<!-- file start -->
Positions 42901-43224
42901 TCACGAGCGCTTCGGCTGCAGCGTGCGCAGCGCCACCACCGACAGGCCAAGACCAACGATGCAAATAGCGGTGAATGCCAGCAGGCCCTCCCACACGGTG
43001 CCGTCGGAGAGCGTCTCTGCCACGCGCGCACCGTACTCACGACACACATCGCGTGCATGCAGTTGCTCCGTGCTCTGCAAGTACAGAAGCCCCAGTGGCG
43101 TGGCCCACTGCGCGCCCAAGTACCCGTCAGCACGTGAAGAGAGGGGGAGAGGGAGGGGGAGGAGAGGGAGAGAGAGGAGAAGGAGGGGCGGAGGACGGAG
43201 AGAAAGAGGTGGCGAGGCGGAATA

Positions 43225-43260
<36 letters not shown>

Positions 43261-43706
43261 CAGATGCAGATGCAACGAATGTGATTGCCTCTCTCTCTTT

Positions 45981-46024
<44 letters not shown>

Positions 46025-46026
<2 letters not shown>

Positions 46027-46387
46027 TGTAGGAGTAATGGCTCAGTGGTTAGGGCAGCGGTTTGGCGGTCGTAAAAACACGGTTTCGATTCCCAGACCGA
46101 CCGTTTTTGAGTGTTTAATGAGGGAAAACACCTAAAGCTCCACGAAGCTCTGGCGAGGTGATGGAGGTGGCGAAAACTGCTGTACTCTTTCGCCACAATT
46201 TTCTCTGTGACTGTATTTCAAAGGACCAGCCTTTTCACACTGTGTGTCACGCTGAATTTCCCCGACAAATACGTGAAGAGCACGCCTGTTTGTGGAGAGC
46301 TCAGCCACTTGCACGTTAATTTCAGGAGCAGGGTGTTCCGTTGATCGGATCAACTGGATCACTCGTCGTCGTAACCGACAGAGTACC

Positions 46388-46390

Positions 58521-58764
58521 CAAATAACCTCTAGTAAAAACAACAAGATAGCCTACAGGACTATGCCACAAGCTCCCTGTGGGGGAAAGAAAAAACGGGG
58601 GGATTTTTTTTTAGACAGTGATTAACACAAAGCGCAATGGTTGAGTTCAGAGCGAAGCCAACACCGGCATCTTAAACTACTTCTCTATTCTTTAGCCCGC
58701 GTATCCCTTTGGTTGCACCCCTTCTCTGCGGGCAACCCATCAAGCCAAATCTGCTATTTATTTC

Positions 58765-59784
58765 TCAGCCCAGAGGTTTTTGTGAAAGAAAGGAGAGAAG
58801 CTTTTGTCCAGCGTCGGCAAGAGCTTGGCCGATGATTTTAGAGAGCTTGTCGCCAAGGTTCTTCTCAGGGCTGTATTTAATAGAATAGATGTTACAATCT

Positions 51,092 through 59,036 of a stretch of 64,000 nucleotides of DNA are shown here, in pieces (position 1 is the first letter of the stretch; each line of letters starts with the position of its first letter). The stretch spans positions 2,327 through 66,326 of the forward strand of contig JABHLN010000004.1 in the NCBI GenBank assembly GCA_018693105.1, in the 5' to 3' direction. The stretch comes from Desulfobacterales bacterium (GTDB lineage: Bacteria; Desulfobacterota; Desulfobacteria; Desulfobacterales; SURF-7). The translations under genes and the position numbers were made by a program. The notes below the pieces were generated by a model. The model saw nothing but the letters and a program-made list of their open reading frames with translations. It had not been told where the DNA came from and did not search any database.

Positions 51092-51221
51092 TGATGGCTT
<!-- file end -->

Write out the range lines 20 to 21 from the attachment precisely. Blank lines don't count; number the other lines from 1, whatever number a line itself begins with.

Positions 58521-58764
58521 CAAATAACCTCTAGTAAAAACAACAAGATAGCCTACAGGACTATGCCACAAGCTCCCTGTGGGGGAAAGAAAAAACGGGG